Guernica Magazine

Brian Turner: A Music That Suits Our Time on the Planet

The poet on his debut album—a tribute to and collaboration with his late wife, by The Interplanetary Acoustic Team—and the role of music in literary practice. The post Brian Turner: A Music That Suits Our Time on the Planet appeared first on Guernica.
Image courtesy of Brian Turner.

Brian Turner’s poetry, of which I first knew Here, Bullet (2005), does what the best literature always does: it serves as a conscience of our times. Turner got his MFA from the University of Oregon and subsequently enlisted in the American military, serving initially in the Balkan crisis of the 1990s and later in the first Iraq war (where he was an infantry team leader). He then turned his military experience into visceral recollections and refractions on the page, first in two poetry collections and then in a memoir, My Life as a Foreign Country (2014). Turner’s work consoles in its refusal to look away from the hard truths of American adventuring abroad, and it is unique in finding a psychic language to articulate what we have lost there.

It turns out that as he was writing, Brian Turner was also making music. He seems to have begun as a punk and a partisan of rock and roll, but has since moved outward, into the realm of electronic music, among other genres. None of this should be very surprising: Both poets and musicians are required to cultivate a kind of sonic attention. There are other poets who are fine musicians (Cornelius Eady is a good example). And poetry is often set to music with great success (Turner himself has been set to music by the composer Jake Runestad). But Turner’s music-making became a true analogue to his poetry practice in the space of grief. His new album, 11 11 (Me, Smiling), attributed to the Interplanetary Acoustic Team, celebrates and preserves the work of Ilyse Kusnetz, his late wife and a fellow poet, and acts, he says, as an “anchor to her, to her voice, her narration to her own journey.”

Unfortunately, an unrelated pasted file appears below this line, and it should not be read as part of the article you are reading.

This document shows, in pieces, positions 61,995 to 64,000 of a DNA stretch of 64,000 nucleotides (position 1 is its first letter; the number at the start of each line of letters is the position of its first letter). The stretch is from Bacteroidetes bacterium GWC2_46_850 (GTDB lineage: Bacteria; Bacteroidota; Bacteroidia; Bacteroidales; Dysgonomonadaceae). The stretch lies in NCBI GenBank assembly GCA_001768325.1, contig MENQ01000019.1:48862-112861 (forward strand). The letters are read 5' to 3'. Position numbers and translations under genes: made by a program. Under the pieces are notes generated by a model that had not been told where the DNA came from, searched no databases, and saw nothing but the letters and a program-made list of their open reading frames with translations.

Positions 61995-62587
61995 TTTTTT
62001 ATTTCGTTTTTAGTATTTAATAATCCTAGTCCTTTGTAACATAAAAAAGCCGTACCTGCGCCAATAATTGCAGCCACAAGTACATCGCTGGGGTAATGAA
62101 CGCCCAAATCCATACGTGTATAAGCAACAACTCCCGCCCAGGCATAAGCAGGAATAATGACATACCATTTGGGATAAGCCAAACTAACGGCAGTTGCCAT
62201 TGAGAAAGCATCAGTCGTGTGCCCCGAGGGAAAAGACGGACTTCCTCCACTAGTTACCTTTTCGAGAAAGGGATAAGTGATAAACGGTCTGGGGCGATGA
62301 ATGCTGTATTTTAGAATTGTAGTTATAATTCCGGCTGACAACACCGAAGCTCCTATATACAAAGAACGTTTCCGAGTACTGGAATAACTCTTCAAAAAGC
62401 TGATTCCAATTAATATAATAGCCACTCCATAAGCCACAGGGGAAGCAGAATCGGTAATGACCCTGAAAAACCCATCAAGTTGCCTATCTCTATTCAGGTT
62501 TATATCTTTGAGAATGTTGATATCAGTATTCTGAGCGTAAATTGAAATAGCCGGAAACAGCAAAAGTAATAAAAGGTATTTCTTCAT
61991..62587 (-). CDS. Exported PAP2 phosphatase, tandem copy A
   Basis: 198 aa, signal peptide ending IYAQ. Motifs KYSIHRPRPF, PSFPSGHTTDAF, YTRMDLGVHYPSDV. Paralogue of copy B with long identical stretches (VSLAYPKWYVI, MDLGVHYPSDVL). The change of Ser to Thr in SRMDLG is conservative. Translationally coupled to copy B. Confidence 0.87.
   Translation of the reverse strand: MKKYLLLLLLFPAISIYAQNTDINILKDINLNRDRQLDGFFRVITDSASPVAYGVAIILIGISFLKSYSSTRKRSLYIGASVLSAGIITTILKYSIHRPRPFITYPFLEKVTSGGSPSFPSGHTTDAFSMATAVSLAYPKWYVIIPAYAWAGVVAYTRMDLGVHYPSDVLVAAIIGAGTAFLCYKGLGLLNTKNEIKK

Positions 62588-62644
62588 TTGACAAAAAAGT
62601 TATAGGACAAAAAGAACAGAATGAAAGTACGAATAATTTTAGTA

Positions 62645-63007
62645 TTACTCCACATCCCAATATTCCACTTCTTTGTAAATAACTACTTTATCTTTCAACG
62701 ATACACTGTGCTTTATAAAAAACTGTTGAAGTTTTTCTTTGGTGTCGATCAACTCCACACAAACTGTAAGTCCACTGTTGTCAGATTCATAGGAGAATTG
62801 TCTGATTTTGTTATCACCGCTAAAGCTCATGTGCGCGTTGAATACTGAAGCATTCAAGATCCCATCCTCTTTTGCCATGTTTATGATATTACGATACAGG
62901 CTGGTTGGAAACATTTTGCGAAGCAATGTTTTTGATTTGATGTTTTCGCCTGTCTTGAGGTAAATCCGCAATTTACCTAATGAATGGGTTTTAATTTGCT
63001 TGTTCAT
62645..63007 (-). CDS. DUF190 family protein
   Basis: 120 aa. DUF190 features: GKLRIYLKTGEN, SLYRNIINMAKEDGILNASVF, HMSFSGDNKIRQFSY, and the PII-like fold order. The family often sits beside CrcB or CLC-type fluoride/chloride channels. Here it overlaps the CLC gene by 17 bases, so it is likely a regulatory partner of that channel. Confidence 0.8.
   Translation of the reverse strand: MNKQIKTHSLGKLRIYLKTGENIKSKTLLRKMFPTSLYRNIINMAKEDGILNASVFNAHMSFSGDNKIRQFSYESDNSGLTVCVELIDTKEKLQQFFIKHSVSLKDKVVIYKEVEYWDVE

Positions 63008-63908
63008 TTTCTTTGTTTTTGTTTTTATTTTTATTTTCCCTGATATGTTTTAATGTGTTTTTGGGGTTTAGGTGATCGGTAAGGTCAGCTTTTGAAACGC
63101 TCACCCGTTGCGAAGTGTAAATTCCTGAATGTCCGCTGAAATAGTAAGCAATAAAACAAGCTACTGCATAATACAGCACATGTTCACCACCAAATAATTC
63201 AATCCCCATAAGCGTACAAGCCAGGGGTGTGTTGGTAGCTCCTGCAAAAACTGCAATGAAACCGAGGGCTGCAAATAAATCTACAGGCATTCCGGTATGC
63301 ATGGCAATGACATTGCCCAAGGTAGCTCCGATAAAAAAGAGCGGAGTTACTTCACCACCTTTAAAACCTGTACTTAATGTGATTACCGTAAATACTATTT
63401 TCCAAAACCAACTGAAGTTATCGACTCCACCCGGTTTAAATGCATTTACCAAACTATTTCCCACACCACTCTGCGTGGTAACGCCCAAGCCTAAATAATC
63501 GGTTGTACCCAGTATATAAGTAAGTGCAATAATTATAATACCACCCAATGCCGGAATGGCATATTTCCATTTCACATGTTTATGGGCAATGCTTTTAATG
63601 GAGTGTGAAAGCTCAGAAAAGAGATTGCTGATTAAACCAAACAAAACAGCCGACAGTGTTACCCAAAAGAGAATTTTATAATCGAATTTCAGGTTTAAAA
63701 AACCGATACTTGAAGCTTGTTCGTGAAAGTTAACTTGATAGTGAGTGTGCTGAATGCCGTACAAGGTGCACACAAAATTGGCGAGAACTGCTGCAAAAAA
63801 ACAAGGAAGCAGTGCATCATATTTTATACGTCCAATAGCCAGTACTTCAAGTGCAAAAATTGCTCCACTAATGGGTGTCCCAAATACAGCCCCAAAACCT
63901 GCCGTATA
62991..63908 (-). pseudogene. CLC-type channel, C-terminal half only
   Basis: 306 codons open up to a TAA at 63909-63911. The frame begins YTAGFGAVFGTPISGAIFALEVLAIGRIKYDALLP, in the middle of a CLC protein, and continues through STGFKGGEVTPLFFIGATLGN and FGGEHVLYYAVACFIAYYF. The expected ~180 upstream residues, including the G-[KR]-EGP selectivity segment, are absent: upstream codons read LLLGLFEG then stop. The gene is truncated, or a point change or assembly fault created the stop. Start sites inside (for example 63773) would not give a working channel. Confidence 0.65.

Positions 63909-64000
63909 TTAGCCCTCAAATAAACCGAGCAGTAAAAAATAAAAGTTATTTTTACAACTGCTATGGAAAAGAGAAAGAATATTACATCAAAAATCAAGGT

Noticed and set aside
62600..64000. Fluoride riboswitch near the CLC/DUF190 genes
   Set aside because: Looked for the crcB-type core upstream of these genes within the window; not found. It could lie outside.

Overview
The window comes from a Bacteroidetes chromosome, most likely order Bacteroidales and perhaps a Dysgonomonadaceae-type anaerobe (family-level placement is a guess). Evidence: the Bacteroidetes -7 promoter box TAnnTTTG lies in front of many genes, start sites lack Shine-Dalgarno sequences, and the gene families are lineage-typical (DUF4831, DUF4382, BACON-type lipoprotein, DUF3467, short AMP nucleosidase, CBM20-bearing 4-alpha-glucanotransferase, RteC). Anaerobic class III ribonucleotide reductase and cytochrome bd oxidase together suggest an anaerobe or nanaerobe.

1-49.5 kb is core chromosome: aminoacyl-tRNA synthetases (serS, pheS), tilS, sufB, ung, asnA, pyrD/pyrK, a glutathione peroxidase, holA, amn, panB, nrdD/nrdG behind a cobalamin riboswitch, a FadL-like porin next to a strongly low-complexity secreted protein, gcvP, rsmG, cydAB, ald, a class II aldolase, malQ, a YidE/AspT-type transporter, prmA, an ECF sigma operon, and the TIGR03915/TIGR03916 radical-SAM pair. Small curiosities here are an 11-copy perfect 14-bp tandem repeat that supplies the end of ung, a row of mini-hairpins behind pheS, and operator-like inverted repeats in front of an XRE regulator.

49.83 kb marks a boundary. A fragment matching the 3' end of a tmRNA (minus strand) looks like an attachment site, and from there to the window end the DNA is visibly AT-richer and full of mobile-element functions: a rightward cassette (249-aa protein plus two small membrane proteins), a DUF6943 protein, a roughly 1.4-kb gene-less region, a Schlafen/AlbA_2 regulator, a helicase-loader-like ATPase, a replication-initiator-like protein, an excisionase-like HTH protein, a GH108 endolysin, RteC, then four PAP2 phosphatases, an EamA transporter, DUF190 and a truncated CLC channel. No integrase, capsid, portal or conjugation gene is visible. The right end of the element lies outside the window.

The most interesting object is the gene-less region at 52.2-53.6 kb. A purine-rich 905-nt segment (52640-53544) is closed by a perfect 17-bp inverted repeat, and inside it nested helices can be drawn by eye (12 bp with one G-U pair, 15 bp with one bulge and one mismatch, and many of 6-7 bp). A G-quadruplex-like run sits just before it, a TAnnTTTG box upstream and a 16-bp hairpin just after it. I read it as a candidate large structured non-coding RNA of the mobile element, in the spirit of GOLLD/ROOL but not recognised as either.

Indeed, ) is a collaboration with Kusnetz, who was a feminist and post-humanist concerned with justice and with what is beyond the body. Turner wrote and plays a lot of the music, and on these tracks even sings along with Kusnetz herself—beautiful spoken and sung vocals that were recorded prior to her death. The result is up-tempo, funky, with horns and R&B guitar and drum machines and synthesizers—sort of like the Average White Band mixed with Kraftwerk; sort of like Can if it subsumed Earth, Wind, and Fire; sort of like by David Byrne and Brian Eno, but with greater literary aspiration than one

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